In the memoir that follows, I have tried to describe something of the European background and its academic traditions that shaped my family and had a lasting effect on my own development and outlook on the world as to some degree a citizen of two cultures. I have tried to situate my parents’ experience within the broader history of the intellectual migration and its consequences for the first, as for the second, generation. I have attempted also to characterize the ways in which the essential questions that surround higher education have recurred and taken form in my own observation and, indeed, in my own life as a student, teacher, and university administrator even in the midst of the significant changes that have occurred during my lifetime.

One of those changes has to do with the role of women in higher education. My professional career began at a time when relatively few women had the opportunities I was given. I graduated from college in 1950 and received my PhD in 1957. The number of women in my generation who had been able to complete their PhDs without interruption was relatively small. As we came into our late thirties and forties, now ready for senior positions within the academic world and elsewhere, a number of women of my generation became “firsts.” I was a “first” as a teaching fellow and tutor and instructor and assistant professor of history at Harvard, and again, in 1961, as an assistant professor of history at the University of Chicago. When I became dean of the arts and sciences at Northwestern in 1971, then provost at Yale in 1974, and finally president at the University of Chicago in 1978, these appointments of a woman to executive positions at major research universities were regarded as exceptional and drew a degree of media attention that astonished me. The stories, of course, all took the theme of the “first woman” to do this or that; reporters never seemed to take any interest in my views on education or other relevant topics.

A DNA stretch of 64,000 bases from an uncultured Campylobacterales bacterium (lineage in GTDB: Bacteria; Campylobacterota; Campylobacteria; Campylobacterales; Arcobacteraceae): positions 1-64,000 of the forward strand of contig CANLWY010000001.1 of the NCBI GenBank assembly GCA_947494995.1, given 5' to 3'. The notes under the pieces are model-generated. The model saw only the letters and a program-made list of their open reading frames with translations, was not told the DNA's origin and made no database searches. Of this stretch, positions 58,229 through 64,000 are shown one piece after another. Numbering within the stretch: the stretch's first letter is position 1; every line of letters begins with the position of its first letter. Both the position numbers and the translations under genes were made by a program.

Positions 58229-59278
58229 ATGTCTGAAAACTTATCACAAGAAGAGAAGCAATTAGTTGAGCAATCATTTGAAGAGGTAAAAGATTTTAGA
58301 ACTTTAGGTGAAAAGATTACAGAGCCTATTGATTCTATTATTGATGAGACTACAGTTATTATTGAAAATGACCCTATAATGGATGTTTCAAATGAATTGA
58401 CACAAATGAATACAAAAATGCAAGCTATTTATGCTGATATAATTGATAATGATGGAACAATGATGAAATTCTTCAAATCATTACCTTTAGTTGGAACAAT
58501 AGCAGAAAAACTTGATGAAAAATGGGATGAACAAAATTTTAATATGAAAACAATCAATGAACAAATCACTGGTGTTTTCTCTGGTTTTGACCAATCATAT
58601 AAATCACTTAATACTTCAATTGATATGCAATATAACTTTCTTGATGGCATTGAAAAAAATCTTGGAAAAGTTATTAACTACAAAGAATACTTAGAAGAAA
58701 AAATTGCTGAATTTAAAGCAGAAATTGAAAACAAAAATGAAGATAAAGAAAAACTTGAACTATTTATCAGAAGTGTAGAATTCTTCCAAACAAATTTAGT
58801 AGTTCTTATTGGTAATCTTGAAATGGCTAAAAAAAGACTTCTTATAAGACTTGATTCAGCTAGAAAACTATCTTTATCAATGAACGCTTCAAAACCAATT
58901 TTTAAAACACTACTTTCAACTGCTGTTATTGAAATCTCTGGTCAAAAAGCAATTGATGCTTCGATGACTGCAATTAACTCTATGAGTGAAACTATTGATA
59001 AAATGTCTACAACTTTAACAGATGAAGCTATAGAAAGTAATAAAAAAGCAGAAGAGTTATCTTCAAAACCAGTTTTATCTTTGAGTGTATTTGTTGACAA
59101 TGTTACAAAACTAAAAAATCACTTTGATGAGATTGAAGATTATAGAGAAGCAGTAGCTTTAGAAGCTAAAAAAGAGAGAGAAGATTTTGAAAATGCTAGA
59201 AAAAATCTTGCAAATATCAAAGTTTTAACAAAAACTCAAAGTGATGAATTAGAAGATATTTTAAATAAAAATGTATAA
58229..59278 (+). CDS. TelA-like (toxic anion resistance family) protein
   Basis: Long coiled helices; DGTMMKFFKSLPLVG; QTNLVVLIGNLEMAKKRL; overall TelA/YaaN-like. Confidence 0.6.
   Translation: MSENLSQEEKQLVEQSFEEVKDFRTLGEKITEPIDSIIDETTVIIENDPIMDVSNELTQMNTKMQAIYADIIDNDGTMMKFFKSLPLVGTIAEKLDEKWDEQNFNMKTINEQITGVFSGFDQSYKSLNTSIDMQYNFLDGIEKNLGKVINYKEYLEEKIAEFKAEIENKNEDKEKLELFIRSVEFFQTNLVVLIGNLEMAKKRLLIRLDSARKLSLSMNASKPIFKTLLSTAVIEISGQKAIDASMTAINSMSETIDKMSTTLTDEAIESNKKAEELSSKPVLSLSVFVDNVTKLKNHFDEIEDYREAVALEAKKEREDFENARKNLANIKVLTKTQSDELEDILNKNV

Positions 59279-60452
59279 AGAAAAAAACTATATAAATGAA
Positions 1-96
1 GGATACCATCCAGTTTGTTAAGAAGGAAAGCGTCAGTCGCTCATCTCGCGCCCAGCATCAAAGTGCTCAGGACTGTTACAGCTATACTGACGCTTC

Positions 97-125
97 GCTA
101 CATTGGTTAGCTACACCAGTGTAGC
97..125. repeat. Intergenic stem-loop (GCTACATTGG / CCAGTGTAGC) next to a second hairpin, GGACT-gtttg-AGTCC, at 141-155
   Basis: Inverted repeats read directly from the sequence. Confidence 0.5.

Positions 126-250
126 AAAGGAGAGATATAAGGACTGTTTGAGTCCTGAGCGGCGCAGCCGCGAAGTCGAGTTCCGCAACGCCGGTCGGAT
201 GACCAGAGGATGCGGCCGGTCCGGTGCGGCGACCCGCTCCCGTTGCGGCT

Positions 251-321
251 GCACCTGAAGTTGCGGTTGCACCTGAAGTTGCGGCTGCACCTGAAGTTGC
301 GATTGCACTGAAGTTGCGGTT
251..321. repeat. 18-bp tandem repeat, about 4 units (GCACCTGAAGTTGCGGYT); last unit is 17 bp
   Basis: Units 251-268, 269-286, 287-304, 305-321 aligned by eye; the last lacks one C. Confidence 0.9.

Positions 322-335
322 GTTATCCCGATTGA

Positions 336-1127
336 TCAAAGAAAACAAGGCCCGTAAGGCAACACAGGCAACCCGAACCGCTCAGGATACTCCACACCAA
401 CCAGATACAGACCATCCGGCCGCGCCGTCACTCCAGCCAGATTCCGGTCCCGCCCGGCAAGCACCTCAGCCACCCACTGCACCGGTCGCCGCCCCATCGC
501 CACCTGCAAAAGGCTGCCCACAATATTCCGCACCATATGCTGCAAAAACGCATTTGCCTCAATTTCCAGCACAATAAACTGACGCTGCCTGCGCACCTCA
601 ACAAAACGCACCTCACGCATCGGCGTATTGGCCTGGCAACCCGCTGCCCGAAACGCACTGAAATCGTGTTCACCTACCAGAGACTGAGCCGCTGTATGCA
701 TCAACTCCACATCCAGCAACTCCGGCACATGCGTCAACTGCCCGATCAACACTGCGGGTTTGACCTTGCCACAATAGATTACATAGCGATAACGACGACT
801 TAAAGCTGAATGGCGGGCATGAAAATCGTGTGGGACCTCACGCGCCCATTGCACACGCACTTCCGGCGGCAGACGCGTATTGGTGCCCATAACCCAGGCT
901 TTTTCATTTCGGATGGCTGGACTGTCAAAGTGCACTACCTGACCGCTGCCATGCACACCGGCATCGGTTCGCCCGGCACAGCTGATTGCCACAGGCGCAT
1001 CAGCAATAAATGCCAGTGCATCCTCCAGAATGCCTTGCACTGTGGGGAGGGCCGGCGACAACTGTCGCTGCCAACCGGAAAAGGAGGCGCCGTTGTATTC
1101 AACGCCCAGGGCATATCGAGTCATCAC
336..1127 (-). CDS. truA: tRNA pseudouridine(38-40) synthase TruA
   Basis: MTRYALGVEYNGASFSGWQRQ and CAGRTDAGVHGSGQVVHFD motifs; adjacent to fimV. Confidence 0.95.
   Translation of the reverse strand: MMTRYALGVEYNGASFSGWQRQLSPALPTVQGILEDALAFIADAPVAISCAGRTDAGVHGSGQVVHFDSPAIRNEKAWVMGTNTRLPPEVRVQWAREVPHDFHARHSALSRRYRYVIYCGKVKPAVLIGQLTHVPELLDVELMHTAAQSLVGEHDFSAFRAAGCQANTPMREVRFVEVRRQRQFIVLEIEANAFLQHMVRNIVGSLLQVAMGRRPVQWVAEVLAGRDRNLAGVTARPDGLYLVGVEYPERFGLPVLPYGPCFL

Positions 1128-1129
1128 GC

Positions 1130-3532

I had set out with the ambition to become a professor of history and never imagined that I would want to take on administrative positions or other assignments outside the classroom. Doing so was not part of some grand design. Instead, and over the course of time, with great good luck in being in the right place at the right time, as well as with the support of family, teachers, and colleagues, one thing simply led quite surprisingly—and interestingly—to another.

We are all, no doubt, aware that choices made will constrain or close off others, but it is, I think, more important to remember that every choice made will open up totally unanticipated options and opportunities. I have concluded that this truth will remain permanently hidden to youth, however hard one tries to convey it. One needs to experience its reality in order to learn that every decision or step one takes when starting out is not necessarily, indeed is not likely, a final destination. My own life did, however, come full circle when I returned to the faculty after leaving the president’s office at the University of Chicago.

In appointing me its president, the University of Chicago, often regarded as a conservative institution, had taken a step about which its trustees and faculty seemed not to fuss at all. I was never treated as a different species or made to feel that my gender caused alarm. At my inauguration, which because of its novelty drew much media attention, the chairman of the board introduced me by saying that I was the first—and here he paused as the audience awaited the inevitable end of his sentence—foreign-born president of the university.

My account of the status of women provides an incomplete commentary on what remains an incomplete story that will appear to some a narrative of progress and to others one of a still-unending process. From my perspective, I have felt remarkably fortunate to have witnessed and participated in a powerful transformation that, however incomplete, has forever changed the possibilities and assumptions that shape women’s lives.